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Clinton denies crisis of U.S.-Israel relations

Clinton comments on the diplomatic spat with Israel at the State Department on March 16, 2010.
Clinton comments on the diplomatic spat with Israel at the State Department on March 16, 2010.
AP Photo/Luis M. Alvarez

U.S. Secretary of State Hillary Clinton publicly dismissed notions of a crisis in relations between the U.S. and Israel, according to

She issued her remarks in response to statements by Israeli government officials and ambassadors calling the current diplomatic row between the two countries the lowest point of bilateral relations in 35 years, a state of crisis.

"I don't buy that," Clinton says, though U.S. dismayed by Israeli actions

"We have an absolute commitment to Israel's security. We have a close, unshakable bond between the United States and Israel and between the American and Israeli people," Clinton told reporters at the State Department.

She acknowledged that the U.S. government was disappointed and frustrated by Israel's ill-timed declaration of intents to build 1,600 new housing units in East Jerusalem, territory disputed and claimed by both the Israelis and the Palestinians.

Clinton said the two governments are discussing what steps will be taken in the coming days for Israel to show its commitment to resurrecting stalled peace talks with the Palestinians. The Israeli government has yet to respond to American overtures, but Clinton told reporters that there is "too much at stake for the Palestinians and the Israelis" and her government is determined to ensure cooperation from both sides.

Washington wants Israel to "take concrete steps" forward

Sources said the U.S. government wants Israel to "do something significant" to move forward and show its good faith and readiness to negotiate, including a retraction of the plans to build new homes in the disputed area.

Clinton reportedly requested that Israeli Prime Minister Benjamin Netanyahu's government issue an official declaration that any talks with the Palestinians - direct or indirect - would deal with all the core issues of the decades-long conflict, including borders, refugees, settlements, and the future of Jerusalem.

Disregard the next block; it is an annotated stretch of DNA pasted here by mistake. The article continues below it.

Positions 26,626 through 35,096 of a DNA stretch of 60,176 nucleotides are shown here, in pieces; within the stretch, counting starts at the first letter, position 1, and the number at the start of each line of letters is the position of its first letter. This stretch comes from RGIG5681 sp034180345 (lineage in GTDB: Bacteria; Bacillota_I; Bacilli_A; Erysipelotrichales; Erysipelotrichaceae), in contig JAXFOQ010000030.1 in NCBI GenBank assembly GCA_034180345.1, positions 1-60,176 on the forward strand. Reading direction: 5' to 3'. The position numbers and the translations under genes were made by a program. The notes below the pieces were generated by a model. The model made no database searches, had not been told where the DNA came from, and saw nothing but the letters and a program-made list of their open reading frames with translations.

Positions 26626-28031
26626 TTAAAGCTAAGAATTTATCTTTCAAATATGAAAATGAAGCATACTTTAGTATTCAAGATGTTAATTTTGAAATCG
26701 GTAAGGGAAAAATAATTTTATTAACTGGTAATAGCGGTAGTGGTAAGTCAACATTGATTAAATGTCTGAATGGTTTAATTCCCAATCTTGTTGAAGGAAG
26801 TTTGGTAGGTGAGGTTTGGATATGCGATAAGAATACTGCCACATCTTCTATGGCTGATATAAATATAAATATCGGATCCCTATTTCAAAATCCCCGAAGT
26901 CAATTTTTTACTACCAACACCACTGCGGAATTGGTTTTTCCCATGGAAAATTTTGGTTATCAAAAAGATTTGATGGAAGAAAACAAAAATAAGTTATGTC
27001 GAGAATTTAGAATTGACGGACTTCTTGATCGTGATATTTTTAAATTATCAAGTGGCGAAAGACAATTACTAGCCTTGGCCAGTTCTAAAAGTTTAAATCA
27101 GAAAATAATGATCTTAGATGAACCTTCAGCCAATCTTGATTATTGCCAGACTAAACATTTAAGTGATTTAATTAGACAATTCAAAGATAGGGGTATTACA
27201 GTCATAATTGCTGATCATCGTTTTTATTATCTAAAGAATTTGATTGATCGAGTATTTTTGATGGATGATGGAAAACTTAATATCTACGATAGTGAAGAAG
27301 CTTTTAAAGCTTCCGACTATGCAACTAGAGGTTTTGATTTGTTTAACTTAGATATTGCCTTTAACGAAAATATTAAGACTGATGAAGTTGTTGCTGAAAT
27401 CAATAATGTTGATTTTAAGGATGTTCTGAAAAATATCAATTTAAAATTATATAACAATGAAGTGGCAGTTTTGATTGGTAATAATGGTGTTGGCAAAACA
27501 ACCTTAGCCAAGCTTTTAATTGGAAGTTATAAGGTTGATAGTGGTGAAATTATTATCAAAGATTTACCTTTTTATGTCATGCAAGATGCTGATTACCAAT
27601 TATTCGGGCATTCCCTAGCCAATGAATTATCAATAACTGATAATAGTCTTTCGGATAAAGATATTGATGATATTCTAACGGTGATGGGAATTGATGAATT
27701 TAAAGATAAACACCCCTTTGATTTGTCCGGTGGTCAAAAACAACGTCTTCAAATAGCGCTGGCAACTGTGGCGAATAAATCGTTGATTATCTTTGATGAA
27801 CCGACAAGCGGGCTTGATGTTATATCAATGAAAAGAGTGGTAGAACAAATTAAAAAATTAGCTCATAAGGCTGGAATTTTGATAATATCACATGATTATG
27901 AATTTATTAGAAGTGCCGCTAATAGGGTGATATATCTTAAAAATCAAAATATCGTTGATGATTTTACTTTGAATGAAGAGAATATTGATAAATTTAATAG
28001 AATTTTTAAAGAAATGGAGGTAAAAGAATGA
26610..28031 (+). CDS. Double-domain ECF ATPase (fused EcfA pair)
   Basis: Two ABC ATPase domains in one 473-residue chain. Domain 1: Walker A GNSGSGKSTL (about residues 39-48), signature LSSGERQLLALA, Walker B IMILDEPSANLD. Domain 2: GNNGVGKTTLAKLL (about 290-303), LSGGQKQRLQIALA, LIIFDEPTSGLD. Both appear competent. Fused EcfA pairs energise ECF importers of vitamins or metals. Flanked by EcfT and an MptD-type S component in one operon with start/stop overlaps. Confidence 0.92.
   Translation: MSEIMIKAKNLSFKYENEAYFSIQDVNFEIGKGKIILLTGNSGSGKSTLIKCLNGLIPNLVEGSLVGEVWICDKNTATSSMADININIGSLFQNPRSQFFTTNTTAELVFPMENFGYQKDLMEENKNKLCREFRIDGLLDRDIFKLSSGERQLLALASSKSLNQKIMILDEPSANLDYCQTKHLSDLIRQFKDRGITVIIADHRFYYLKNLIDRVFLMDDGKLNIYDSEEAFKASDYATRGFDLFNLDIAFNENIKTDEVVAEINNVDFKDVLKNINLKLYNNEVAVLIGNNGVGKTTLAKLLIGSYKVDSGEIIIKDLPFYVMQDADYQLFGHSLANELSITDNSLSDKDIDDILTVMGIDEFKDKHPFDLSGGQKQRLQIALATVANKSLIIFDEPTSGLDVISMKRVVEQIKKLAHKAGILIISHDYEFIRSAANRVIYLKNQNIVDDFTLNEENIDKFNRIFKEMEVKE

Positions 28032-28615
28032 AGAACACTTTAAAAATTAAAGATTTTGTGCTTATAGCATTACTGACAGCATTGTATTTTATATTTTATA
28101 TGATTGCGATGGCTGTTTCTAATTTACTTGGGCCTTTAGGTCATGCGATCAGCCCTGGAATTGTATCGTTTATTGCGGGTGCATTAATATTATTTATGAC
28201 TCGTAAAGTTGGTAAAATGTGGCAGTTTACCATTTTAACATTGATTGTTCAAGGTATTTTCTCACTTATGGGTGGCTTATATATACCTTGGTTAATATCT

Gen. David Petraeus, who oversees U.S. military operations in the Mideast region, said the conflict was a major contributor to anti-American sentiment amongst Arab governments and people who may see the U.S. as overly supportive and not critical enough of Israel.

"Arab anger over the Palestinian question limits the strength and depth of U.S. partnerships with governments and peoples," Petraeus said in prepared notes to the Senate Armed Services Committee.

He further remarked that there has been "insufficient progress" towards peace in the region.

U.S. shuttle diplomacy in Mideast temporarily delayed

U.S. plans to facilitate indirect talks between the feuding parties via the Obama Administration's special envoy to the Middle East, former Sen. George Mitchell, have been delayed somewhat by the diplomatic row.

Instead of holding deliberations with representatives from both sides this week, Mitchell will instead travel to Moscow for an upcoming meeting of the Quartet, a council of four international powers discussing the state of the peace process.

A spokesman for the State Department said there was "simply not enough time to have meaningful discussions" to be ready to report before the March 18 conference in Moscow.

United Nations Secretary-General Ban Ki-moon said the U.N. is "deeply concerned over developments on the ground," condemning the Israeli construction plans while calling for "restraint and calm by all."

According to, a former ambassador to Israel who advised Obama during his 2008 presidential campaign stressed that "the most immediate step now is for Prime Minister Netanyahu to respond positively" to the U.S. to get the proxy talks started as soon as possible and hash out misunderstandings.


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